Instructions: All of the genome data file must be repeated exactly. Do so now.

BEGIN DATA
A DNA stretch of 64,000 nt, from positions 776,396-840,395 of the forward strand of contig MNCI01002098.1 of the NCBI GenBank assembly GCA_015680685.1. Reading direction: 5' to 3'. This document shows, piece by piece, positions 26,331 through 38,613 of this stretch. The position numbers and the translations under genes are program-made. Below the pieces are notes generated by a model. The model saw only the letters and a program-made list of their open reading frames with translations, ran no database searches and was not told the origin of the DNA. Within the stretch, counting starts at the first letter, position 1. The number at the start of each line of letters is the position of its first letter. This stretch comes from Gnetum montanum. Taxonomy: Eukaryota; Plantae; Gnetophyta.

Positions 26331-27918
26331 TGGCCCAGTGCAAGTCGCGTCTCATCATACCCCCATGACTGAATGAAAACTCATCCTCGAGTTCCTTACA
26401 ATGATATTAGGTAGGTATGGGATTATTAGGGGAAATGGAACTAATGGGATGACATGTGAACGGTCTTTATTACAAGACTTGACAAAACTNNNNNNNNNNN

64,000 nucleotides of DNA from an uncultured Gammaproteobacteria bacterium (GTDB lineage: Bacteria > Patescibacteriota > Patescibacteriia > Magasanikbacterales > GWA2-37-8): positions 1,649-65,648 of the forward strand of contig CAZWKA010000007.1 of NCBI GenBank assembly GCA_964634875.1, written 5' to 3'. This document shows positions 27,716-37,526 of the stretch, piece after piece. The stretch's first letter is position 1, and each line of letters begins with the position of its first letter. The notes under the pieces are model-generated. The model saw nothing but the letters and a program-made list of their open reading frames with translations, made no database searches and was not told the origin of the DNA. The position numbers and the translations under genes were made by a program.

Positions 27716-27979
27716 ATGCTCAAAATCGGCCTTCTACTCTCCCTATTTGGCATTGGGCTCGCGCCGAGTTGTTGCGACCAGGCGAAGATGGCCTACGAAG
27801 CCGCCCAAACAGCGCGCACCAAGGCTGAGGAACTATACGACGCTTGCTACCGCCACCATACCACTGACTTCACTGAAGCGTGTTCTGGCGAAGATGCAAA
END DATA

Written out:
A DNA stretch of 64,000 nt, from positions 776,396-840,395 of the forward strand of contig MNCI01002098.1 of the NCBI GenBank assembly GCA_015680685.1. Reading direction: 5' to 3'. This document shows, piece by piece, positions 26,331 through 38,613 of this stretch. The position numbers and the translations under genes are program-made. Below the pieces are notes generated by a model. The model saw only the letters and a program-made list of their open reading frames with translations, ran no database searches and was not told the origin of the DNA. Within the stretch, counting starts at the first letter, position 1. The number at the start of each line of letters is the position of its first letter. This stretch comes from Gnetum montanum. Taxonomy: Eukaryota; Plantae; Gnetophyta.

Positions 26331-27918
26331 TGGCCCAGTGCAAGTCGCGTCTCATCATACCCCCATGACTGAATGAAAACTCATCCTCGAGTTCCTTACA
26401 ATGATATTAGGTAGGTATGGGATTATTAGGGGAAATGGAACTAATGGGATGACATGTGAACGGTCTTTATTACAAGACTTGACAAAACTNNNNNNNNNNN

64,000 nucleotides of DNA from an uncultured Gammaproteobacteria bacterium (GTDB lineage: Bacteria > Patescibacteriota > Patescibacteriia > Magasanikbacterales > GWA2-37-8): positions 1,649-65,648 of the forward strand of contig CAZWKA010000007.1 of NCBI GenBank assembly GCA_964634875.1, written 5' to 3'. This document shows positions 27,716-37,526 of the stretch, piece after piece. The stretch's first letter is position 1, and each line of letters begins with the position of its first letter. The notes under the pieces are model-generated. The model saw nothing but the letters and a program-made list of their open reading frames with translations, made no database searches and was not told the origin of the DNA. The position numbers and the translations under genes were made by a program.

Positions 27716-27979
27716 ATGCTCAAAATCGGCCTTCTACTCTCCCTATTTGGCATTGGGCTCGCGCCGAGTTGTTGCGACCAGGCGAAGATGGCCTACGAAG
27801 CCGCCCAAACAGCGCGCACCAAGGCTGAGGAACTATACGACGCTTGCTACCGCCACCATACCACTGACTTCACTGAAGCGTGTTCTGGCGAAGATGCAAA